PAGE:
The decline of biodiversity is a major concern nowadays. The agricultural intensiﬁcation is a major cause of biodiversity loss and it aﬀects the whole ecosystem. Agricultural practices destroy biodiversity by converting natural habitats to intensely managed systems and by affecting water systems.
The relationship between biodiversity and agricultural intensification on a farmed land is interdependent. Because agriculture has a negative impact on biodiversity, as later can increase agricultural production.
Farmers maximize their immediate proﬁt without considering the negative eﬀects of their practices on biodiversity. For many farmers, the land that they farm today has been part of their family’s heritage for generations. The ecosystems are part of your natural local heritage and we should protect them in order to ensure its survival.
A handful of farm dirt is rich in biodiversity. As it includes millions of microorganisms, such as worms, mites, ants and spiders, bacteria, fungi and even the roots of plants growing above. Soils develop complex ecosystems that make agriculture possible.
These organisms can help farmers to reduce the negative effects of farming. When they eat and dig underground, burrowing organisms mix the upper layers, redistribute nutrients and increase the amount of water absorbed by the soil. Some soil microorganisms are critical to local farming techniques.
Intensive Agriculture: A threat to Biodiversity
Active drainage for the creation of farmland as in land reclamation could cause a decrease in wetlands. It has led to direct damage and decline in many species of plant, mammal, and insect.
Use of Fertilizers
While fertilizers increase yields as they contain essential nutrients of the plant. But their leakage causes serious environmental damage. Due to these increases in fertilizers, stocking densities and nutrients there has been an increase in pollution of rivers leading to loss of biodiversity. Algal blooms from nutrient pollution damage freshwater biodiversity and are affecting marine habitats, with over 500 ‘dead zones’ of oxygen-depleted water around the world.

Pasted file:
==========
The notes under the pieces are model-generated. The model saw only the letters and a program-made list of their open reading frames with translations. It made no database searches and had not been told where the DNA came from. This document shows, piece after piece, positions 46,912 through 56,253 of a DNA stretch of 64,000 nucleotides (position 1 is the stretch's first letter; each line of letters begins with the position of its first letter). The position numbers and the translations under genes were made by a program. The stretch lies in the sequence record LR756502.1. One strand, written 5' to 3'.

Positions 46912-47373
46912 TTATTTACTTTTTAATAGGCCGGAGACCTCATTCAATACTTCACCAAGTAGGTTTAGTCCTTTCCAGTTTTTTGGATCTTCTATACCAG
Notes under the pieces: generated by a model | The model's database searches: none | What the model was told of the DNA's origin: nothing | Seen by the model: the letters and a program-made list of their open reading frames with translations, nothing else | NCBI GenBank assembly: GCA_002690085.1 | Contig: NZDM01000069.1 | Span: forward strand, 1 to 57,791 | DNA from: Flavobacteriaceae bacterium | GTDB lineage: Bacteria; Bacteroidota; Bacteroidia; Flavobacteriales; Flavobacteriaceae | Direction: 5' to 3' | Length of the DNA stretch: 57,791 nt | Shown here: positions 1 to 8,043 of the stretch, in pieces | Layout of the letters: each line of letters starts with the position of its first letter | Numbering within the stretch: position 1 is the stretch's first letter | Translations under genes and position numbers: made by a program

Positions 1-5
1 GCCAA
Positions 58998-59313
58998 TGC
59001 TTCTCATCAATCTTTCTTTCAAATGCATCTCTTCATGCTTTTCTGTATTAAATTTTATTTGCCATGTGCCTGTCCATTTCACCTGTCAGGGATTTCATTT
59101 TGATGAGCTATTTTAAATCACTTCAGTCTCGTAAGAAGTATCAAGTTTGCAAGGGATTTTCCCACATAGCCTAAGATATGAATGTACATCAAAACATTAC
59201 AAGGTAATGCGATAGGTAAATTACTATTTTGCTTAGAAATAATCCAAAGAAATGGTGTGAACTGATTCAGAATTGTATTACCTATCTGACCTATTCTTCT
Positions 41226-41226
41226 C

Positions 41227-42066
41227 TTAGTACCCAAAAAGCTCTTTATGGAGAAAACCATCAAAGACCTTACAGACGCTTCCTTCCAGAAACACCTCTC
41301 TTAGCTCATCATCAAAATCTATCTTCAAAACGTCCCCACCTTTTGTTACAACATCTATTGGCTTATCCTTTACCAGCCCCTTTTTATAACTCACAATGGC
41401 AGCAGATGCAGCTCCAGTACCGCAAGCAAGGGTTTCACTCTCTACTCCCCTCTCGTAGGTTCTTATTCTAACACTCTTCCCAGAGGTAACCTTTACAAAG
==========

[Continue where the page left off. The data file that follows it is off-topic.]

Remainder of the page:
Use of Pesticides and Herbicides
The use of pesticides negatively relates to species richness of plants, ground beetles and birds, as well as to the biological control potential. The number of plant species reduces by the use of herbicides. Less plant and bird species were found on farms where we apply more fungicides.
Use of insecticides affect the numbers of ground beetle and plant species, as well as the biological control potential. Recent meta-studies found that systemic insecticides seriously damage invertebrates, amphibians, and birds.
Effect on Climate Change
Agricultural intensification contributes to climate change, with knock-on effects for biodiversity. Livestock production is a major contributor, producing an estimated 14.5% of anthropogenic greenhouse gas emissions.
Removal of Small-scale Farmland habitats
The removal of habitats such as trees, hedges, dry stone walls, woodland, and scrub, together with land reclamation, create a decrease in the biodiversity.
Substitution of silage making for haymaking
Silage making is generally more intensive than haymaking. It leads to a decline in grassland habitats creating problems for many species, most publicly the corncrake (Crex crex).
Desertion of small-scale crop rotation
The abandonment of small-scale crop rotation and the intensification of large-scale farming increases the number of nutrients being added to the land. It may result in eutrophication and pollution of watercourses.